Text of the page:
Faculty Advisers Often Face the Ax for Not Censoring High School Papers

Press Freedom Advocate Sees Rise in Censorship Complaints

Teacher helping students use computers
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At high schools across the country, many faculty advisers to student newspapers and yearbooks have been reassigned or fired for refusing to censor student publications.

So says Frank D. LoMonte, executive director of the Student Press Law Center, an advocacy group for student press rights. LoMonte says he's seeing more high school newspaper and yearbook advisers being sacked over censorship issues.

"Schools are getting more aggressive about driving off teachers who fail to muzzle their students adequately," LoMonte says.

Some examples:

  • The adviser to the student newspaper at Forest Grove High School in Oregon was reassigned to teach remedial reading classes after the school received a complaint about an issue that included a page listing anonymous secrets submitted by students.
  • Also in Oregon, North Douglas High School student newspaper adviser Loradona May's contract was not renewed after the student paper ran an editorial critical of the school's dress code. The school contended that the editorial violated school board policy on freedom of expression. "Oregon has state laws protecting student expression, so she was fired for complying with state law," LoMonte notes.
  • In Indiana, the Knightstown High School yearbook and newspaper adviser was fired following a controversy over including a section in the yearbook about pregnant students.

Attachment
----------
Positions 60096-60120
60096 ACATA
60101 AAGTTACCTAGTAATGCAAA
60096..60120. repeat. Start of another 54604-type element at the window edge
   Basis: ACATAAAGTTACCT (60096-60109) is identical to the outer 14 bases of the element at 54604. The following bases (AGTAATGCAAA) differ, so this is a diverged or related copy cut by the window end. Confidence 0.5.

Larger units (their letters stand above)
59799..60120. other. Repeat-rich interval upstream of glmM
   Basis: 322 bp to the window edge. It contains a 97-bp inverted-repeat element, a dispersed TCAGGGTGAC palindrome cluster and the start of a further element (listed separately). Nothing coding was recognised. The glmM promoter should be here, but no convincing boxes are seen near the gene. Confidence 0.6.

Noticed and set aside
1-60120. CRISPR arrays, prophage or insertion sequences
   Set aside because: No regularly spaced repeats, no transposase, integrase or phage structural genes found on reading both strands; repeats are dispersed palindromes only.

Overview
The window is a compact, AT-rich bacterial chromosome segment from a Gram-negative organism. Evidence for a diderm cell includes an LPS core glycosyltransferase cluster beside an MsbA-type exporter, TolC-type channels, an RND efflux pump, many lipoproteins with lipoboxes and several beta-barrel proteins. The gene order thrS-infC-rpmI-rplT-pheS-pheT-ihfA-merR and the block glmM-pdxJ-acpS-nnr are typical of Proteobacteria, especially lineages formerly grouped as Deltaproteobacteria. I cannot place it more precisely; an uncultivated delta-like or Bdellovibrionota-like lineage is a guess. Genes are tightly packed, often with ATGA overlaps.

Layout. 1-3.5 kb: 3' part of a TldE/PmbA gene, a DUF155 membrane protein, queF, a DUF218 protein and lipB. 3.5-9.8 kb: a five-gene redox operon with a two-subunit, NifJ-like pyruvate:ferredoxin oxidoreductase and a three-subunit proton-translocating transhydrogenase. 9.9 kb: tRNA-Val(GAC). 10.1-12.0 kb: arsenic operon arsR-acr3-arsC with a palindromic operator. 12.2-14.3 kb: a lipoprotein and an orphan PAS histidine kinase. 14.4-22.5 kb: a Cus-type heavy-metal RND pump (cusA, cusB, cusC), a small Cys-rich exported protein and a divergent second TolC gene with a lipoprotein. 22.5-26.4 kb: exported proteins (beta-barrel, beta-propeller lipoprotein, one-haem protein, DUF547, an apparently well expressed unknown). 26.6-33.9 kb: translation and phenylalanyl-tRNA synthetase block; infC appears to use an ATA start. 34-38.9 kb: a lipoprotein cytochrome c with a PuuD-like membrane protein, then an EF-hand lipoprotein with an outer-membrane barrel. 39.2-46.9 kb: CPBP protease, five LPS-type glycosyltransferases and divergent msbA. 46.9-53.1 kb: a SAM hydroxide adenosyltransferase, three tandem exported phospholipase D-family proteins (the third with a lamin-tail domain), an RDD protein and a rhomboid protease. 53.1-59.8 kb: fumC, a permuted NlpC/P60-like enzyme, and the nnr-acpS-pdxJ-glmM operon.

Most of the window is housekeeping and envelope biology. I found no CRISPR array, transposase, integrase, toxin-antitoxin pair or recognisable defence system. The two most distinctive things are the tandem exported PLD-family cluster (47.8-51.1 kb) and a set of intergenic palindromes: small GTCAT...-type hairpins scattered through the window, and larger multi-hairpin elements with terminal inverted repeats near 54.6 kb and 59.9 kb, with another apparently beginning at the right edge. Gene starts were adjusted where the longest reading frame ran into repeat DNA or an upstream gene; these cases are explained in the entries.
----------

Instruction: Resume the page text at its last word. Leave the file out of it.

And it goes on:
• In Texas, the student newspaper adviser at Big Spring High School resigned under pressure after the principal pulled the last issue of the paper, which included an editorial advocating the legalization of marijuana.

    Under the 1988 Supreme Court decision Hazelwood School District v. Kuhlmeier, high school-sponsored publications can be censored over issues that are "reasonably related to legitimate pedagogical concerns." (College newspapers, on the other hand, generally enjoy greater First Amendment protections, particularly at publicly funded schools.)

    But, LoMonte says, "It's very clear (in the Texas case) that an editorial urging a change in the law is classic political speech that's protected even at a high school. If the adviser had removed that editorial he would have been breaking the law."

    LoMonte says he sees an uptick in such firings at graduation time. "It's kind of seasonal. This is when yearbooks come out, when schools make plans for the fall and decide how many teachers they need and give renewal notices or not."

    He adds: "What we see this time of year is a worrisome number of teachers being told they won't be back in September. It's almost always in retaliation for student speech that falls within the protection of the First Amendment."

    He says with budget cuts affecting school districts nationwide, administrators are using cost-cutting measures as cover for firing student newspaper advisers, he says.

    "I think the economy is providing some convenient excuses for schools to get rid of troublesome high school journalism teachers that they wanted to fire anyway," he says. "It's the easiest thing in the world to blame the economy for removing a teacher that you wanted out."

    LoMonte says his group gets several thousand complaints a year about censorship at high school papers.

    "But our experience is that the vast majority of high school students are too scared to complain and don't understand that they have rights," he says. "We know that if we take 1,000 complaints a year of censorship, the real number must be 10 times that."

    The vast majority of complaints "are well-founded," he adds. "It's a pretty big step for a 16-year-old to call a lawyer and when they call it normally checks out."